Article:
Donald Trump Jr killed rare endangered sheep in Mongolia with special permit
- Permit issued after meeting with country’s president
- Argali sheep considered national treasure in Mongolia
- On a hunting trip to Mongolia earlier this summer the US president’s son Donald Trump Jr killed a rare species of endangered sheep. A permit for the killing was retroactively issued after Trump met with the country’s president, according to new reporting from ProPublica.
- Trump was accompanied by security from both the US and Mongolia on the trip, the outlet reported. The argali sheep, with its large horns, is considered a national treasure there, and permission to kill one is “controlled by an opaque permitting system that experts say is mostly based on money, connections and politics”.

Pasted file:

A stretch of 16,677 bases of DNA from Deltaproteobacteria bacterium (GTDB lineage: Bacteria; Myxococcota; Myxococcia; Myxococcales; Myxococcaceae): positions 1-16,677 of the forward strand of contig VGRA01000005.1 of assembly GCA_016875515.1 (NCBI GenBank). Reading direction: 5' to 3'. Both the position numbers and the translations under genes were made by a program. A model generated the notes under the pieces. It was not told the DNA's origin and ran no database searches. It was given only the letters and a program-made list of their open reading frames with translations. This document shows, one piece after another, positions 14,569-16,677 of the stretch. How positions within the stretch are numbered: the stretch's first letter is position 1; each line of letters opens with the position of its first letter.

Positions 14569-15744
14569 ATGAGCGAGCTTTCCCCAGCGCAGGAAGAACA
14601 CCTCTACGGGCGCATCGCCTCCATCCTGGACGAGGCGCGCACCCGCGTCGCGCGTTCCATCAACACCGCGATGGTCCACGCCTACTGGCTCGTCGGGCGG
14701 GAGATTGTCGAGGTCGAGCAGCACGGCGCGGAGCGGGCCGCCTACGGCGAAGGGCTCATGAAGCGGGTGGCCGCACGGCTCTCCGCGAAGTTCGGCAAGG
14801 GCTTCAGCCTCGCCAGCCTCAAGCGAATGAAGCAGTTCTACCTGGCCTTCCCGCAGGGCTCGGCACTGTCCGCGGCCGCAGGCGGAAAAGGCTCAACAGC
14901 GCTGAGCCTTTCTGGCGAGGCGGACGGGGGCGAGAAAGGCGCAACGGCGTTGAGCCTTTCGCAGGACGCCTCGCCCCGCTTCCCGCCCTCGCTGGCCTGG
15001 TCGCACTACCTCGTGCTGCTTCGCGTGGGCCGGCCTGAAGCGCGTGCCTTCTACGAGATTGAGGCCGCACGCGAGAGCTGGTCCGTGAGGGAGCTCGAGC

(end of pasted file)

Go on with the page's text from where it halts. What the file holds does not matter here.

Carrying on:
In between the killing and the issuing of the permit the month after he left the country, Trump is said to have met with the president, Khaltmaagiin Battulga, suggesting the possibility of special consideration being given to the son of the US president.
- “Trump Jr shot his argali at night, using a rifle with a laser sight, the guides said,” according to ProPublica. “He stopped the local hunting guides from dismembering it at the kill site, instead instructing them to use an aluminum sheet to carry the carcass so as not to damage the fur and horns, said Khuandyg Akhbas, 50, one of the guides. He also killed a red deer, which similarly required a permit.
- The legality of the importation of big game trophies into the United States has been, like many other issues in the Trump administration, confusing and ever-changing. The president himself has spoken out against the practice, calling such hunting practices a “horror show” despite his two sons being avid trophy hunters.
- In order to import trophies of animals on the endangered species list, a US hunter must show that its killing would be beneficial overall to the species at large. In 2017, the Trump administration pushed back against such restrictions on trophy hunting from the Obama era before reinstating the ban. A court ruling found thereafter it was done improperly, allowing imports to continue.